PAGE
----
Posts Tagged ‘Townsend’
Honored as best documentary was “For Once in My Life,” which told the story of a band formed by people working in a Florida Goodwill outlet and how they overcame disabilities to make great music and inspire audiences.
The Port Townsend Film Festival honored several short films at a ceremony Saturday night before leading into a final day of movies and socializing.
“This movie shows what people can do if they overcome the obstacles they face,” said musical director Javier Penia.
“It shows how people shouldn’t let limitations prevent them from accomplishing what they want to do.”
The best narrative film award went to “Obselidia,” which told the story of an encyclopedia salesman who wanted to write a catalog of obsolete events and items.
Other winners included “Bilal’s Stand,” narrative feature jury prize; “Bag It,” documentary feature jury prize; “Ana’s Playground,” best narrative short film; and “Alone on the Wall,” best documentary short film.”
A separate award for “People’s Choice” will be awarded later this week after all the votes are tallied, according to festival Executive Director Janette Force.
Linda Yakush, who preceded Force as festival director, received a special recognition, the Spirit of the Port Townsend Film Festival award, meant to celebrate work that embodies the spirit of independent filmmaking, the arts and community education.
The award includes a specially designed statuette, Galatea, which was based on the sea nymph sculpture on Haller Fountain in downtown Port Townsend.
Modeled after the Oscar statuette, the statuette was created by Chimacum artist Sara Mall Johani, and replicas will be awarded during the next 10 festivals.
Dyan Cannon, the festival’s special guest, left town Sunday after appearing at several events during the festival’s two preceding days.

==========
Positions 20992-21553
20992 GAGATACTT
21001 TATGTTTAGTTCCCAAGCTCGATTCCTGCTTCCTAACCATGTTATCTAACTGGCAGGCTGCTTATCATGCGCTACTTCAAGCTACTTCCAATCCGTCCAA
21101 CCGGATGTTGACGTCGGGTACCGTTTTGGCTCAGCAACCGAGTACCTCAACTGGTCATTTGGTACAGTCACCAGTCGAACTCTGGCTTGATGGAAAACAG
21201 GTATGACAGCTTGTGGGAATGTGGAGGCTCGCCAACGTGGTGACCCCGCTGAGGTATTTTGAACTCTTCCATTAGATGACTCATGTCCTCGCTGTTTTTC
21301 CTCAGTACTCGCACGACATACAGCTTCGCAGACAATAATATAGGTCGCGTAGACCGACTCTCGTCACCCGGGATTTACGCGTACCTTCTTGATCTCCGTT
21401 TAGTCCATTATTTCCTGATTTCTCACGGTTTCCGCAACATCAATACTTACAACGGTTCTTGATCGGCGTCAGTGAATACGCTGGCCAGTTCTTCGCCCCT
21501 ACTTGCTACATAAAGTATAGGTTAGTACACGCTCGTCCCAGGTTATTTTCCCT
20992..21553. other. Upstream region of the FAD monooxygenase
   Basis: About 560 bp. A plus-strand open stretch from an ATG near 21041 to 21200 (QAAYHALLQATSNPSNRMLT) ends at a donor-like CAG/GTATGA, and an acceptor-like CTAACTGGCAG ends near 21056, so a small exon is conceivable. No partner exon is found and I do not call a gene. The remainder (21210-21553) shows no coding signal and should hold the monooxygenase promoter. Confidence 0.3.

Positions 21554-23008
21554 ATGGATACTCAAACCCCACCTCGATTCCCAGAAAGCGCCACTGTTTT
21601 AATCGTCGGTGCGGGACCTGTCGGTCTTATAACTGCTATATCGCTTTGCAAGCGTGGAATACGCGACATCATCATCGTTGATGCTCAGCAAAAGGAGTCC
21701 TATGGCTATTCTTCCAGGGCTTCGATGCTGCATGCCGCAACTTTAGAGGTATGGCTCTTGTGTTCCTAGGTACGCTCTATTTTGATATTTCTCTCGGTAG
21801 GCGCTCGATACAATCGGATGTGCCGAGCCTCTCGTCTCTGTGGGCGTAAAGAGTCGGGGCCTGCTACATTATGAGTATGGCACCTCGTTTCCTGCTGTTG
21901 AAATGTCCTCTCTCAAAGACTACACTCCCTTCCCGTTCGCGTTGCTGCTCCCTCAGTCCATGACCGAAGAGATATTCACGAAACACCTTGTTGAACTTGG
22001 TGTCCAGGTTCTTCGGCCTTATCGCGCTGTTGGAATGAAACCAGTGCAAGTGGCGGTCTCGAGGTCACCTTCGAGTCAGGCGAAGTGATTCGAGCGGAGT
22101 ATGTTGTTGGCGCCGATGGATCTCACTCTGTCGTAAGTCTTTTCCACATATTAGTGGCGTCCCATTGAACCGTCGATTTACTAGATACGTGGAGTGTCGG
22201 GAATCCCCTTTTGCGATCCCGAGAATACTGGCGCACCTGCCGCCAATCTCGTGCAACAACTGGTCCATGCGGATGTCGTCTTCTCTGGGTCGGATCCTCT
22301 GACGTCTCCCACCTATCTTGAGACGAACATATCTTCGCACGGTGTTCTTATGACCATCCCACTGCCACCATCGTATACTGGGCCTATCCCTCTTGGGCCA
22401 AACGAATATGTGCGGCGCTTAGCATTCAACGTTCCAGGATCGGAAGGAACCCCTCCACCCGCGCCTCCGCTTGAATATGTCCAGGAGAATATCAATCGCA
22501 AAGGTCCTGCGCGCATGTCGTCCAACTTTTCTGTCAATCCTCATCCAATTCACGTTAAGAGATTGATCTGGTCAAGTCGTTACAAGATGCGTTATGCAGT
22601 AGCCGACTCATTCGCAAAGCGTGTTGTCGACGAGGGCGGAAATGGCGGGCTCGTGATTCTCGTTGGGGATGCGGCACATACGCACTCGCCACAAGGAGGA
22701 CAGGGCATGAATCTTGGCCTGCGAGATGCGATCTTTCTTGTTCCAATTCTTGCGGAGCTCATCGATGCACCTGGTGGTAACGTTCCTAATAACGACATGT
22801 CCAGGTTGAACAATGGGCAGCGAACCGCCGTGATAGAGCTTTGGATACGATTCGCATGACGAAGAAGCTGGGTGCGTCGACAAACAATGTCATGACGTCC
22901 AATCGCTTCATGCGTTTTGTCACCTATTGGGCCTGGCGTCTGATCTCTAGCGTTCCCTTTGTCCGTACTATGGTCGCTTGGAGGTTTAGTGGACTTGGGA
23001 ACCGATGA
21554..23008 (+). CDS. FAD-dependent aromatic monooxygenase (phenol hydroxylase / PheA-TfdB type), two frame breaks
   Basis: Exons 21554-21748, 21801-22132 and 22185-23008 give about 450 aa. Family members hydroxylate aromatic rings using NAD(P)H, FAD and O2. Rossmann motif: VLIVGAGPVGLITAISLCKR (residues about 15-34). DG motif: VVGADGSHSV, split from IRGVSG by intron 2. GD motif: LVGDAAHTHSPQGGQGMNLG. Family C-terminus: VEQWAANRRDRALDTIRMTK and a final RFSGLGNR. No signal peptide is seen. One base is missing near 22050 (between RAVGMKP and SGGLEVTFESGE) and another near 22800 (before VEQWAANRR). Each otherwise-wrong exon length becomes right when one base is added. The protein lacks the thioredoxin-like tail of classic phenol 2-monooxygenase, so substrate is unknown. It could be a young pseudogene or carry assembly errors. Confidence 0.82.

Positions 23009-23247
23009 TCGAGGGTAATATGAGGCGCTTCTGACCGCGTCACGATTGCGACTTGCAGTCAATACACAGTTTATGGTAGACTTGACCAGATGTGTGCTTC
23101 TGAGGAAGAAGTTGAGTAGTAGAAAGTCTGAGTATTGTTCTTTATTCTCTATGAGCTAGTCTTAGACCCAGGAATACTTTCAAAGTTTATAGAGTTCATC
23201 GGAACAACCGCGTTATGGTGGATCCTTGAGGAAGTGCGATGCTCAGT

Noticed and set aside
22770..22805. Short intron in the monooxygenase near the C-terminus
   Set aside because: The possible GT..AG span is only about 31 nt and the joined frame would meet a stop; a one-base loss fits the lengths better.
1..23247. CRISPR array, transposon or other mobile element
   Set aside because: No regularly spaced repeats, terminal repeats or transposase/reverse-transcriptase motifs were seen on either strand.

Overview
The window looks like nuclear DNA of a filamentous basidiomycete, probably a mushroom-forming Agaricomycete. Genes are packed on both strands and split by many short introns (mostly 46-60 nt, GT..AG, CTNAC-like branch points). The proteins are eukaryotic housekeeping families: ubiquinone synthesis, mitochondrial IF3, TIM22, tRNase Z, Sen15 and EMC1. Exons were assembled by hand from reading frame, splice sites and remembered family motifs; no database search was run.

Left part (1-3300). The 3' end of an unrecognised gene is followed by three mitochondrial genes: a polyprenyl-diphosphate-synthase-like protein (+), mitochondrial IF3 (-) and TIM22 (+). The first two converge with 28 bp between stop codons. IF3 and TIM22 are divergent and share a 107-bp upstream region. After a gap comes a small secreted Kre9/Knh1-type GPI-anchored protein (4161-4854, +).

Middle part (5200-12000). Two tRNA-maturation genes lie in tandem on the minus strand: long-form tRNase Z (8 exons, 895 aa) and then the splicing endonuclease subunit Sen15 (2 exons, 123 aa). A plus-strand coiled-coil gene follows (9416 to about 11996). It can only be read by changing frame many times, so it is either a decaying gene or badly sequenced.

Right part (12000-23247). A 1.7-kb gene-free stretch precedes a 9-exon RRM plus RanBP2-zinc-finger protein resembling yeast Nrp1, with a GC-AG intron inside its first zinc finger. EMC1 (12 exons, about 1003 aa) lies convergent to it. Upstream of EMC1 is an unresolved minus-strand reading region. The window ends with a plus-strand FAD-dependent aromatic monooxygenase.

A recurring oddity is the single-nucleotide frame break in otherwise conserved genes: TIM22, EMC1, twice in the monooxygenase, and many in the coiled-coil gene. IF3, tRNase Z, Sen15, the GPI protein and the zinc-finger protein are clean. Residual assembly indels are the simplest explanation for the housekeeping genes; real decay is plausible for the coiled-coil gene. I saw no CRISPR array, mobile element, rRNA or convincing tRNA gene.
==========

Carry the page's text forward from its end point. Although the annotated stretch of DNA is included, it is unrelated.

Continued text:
After Cannon, the most recognizable Hollywood name was Tom Shadyac, a director of several high-profile comedies who channeled his life into a more serious direction after a 2007 bicycle accident.
Those who saw his featured movie, “I Am,” said it defied categorization while it raised important questions about life and existence.
Shadyac, who has shown the film at several recent festivals, said that taking the film to small towns was part of a larger plan.
“We are attempting to ‘seed’ the film in as many places we can in order to generate interest,” he said.
“The people who see it here will tell their all their friends, which is how we will eventually build a larger audience.”
Also appearing at Saturday night’s event was Bunky Echo Hawk, an interactive artist who painted a large picture from scratch during a 90-minute set by a jazz band preceding the awards.
Echo Hawk said on Sunday that he didn’t really know what he was going to paint before he started, calling the painting “The Only Warrior at the Port Townsend Film Festival.”
“I tried to capture some of the energy at this festival, which was really positive,” Echo Hawk said.
The painting shows a Native American holding a bag of popcorn underneath a sign for the festival.
Force said the painting would be auctioned as a fundraiser for the festival in the next few weeks.
Force said she had no final attendance figures but said “we have gotten more new members than we ever expected.”
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